My interest in Slavic mythology got kickstarted because I didn’t like the Slavic names for the days of the week.
I should back up. In English, the days of the week have a hidden meaning. Tuesday, Wednesday, Thursday, Friday, and Saturday are actually named for the Germanic deities Tiwes (equivalent to Norse Tyr), Wotan (Odin), Thor, Frigg (or Freya), and the Latin Saturn. The days have similar meanings in German and Romance languages, though of course Tiwes, Wotan, Thor, and Frigg were only standing in for their Roman mythology counterparts Mars, Mercury, Jupiter, and Venus. We can trace their history all the way back to Mesopotamian astronomy and its association of the five visible planets (plus the sun and moon) with specific deities that somehow mirrored those planets’ characteristics. Thus, the English days of the week offer a microcosm of syncretic mythology from Mesopotamia through Greece to Rome and the furthest reaches of its empire.
In Slavic languages (I’m using Polish for my reference), the days of the week starting with Monday roughly translate as “After Sunday,” “Second,” “Middle,” “Fourth,” “Fifth,” “Sabbath,” and “No Work.” OK, I do admit that having a day called no work (Niedziela) is pretty awesome, but the rest are pretty lacking in creativity. Slavic months, on the other hand, are incredibly poetic, cataloging such events as the blooming of flowers, of the linden tree, the falling of leaves, and even the season of the red cochineal (an insect used to make red dye) throughout the seasons. I thus wondered, could one not simply look at comparative mythology to make English or Romance-style names for the days of the week in the Slavic languages?
Unfortunately, I found that it was not such an easy project. Unlike the mythologies of Europe and the Near East, Slavic mythology was never recorded in written form by its practitioners. The only solid written evidence we have about Slavic mythology was written by church chroniclers who were mainly interested in pointing out its folly rather than making a thorough accounting. Some folklore that survived into the Christian era seems to contain kernels from a half remembered mythology, and some stories can be guessed at due to a common linguistic source in Proto-Indo European religion, but any such anthropological or linguistic reconstruction is going to involve some amount of guesswork. This is all to say that we can’t hope to create a fully accurate reconstruction of the pre-Christian Slavic pantheon, but we can make some educated guesses.
Since a rereading of ‘American Gods’ got the project on my mind again, I thought it might be fun to run through my take on what the Big Seven Slavic deities might look like to rub shoulders with the Norse, Greeks, and Babylonians.
The clearest attestation of a Slavic pantheon comes from the Primary Chronicle. Here, we’re told that Grand Prince Vladimir I of Kyiv erected together idols to the deities Perun, Khors, Dazhbog, Stribog, Mokosh, and Simargl, and in a separate part of the city an idol to Volos or Veles. While this is the closest we come to a full fledged pantheon ion a primary source, we can also find primary sources that refer to other pan-Slavic deities (like Svarog and Svaorovich), deities worshiped in a more limited area (like Svantevit or Chernobog), and deities preserved in songs and ceremonies (like Zorya, Marzanna, and Jarillo), though some of these may not even be full fledged deities. There are a lot of suppositions and possibilities in this subject, so to make the clearest narrative I can, I’m just going to take the days of the week one at a time and give my top contender or two for the role.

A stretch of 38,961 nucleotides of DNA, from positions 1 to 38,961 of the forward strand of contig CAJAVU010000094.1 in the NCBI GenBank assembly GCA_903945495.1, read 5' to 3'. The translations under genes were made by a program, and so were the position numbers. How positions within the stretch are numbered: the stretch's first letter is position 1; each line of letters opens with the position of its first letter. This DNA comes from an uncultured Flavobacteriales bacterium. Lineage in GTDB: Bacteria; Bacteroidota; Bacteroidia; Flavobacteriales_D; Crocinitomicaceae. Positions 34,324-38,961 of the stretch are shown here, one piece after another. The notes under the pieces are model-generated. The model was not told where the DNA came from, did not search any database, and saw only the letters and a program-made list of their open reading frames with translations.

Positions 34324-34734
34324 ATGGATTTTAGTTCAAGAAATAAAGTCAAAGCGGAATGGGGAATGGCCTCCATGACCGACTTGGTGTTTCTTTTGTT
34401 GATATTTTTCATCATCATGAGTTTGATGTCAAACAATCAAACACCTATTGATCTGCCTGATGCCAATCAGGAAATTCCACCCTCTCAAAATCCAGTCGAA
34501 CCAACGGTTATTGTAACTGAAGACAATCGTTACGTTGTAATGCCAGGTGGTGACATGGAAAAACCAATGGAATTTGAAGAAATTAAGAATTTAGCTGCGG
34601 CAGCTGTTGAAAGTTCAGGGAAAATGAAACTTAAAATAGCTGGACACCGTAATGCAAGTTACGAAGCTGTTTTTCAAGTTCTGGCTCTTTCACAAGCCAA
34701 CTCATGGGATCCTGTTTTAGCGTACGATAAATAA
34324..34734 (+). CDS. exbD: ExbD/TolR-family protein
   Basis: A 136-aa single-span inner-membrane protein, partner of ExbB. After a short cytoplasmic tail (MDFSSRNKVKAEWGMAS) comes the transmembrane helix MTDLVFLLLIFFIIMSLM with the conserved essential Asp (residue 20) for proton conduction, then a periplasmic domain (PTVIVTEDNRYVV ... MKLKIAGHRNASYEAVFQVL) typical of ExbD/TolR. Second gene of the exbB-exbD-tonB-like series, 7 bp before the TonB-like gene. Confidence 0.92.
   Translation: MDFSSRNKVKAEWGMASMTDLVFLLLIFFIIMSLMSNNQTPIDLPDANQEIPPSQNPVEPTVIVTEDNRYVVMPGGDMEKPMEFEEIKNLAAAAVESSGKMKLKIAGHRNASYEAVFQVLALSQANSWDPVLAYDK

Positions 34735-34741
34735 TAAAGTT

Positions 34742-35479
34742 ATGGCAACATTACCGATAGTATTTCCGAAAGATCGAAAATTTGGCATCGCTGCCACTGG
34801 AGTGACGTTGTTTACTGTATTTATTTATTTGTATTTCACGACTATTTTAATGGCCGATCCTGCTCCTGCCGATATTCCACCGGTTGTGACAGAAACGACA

For Sunday, our top contender is Dazhbog. ‘Bog’ is the word for god in various Slavic languages, and most scholars believe the ‘dazh-’ root comes from the root of the word ‘to give’ (in Polish, ‘I give’ is ‘daję’). This would make Dazhbog the giving god, a distributor of life and good fortune, a proper role for a solar deity. Dazhbog’s biggest pedigree, though, is that his name is used as a gloss in another text for an Egyptian solar deity and compared to Greek Apollo (his father, Svarog, is meanwhile compared to Hephaestus).
The other possible solar god of the Slavs is Khors. Other than the name, we know precious little of Khors. The long prevailing theory was that Khors was a transplanted Iranian deity (since Iranian people like the Sarmatians made up a significant minority in Kyiv) with Khors being derived from an Iranian word for the sun. This theory is sometimes furthered by suggesting that there is actually a single deity Khors-Dazhbog, with Daszbog being a descriptive epithet (essentially “Khors the giving god”). However, a newer argument by scholars including Michał Łuczyński posits Khors as a moon god, its name derived from a word for “emaciated” and referring to the waning moon (moon in Polish is ‘księżyc’). There’s also some evidence in the Tale of Igor’s Campaign (a mythic history of the Eastern Slavs comparable to the Illiad or the Odyssey) such as a journey which seems to take place at night cutting the path of Khors. Considering the next most likely name for a lunar deity, Jutrobog, has little reliable documentary evidence, I’m willing to give Monday to Khors.
Next time, we’ll tackle the dreaded Tuesday, and more!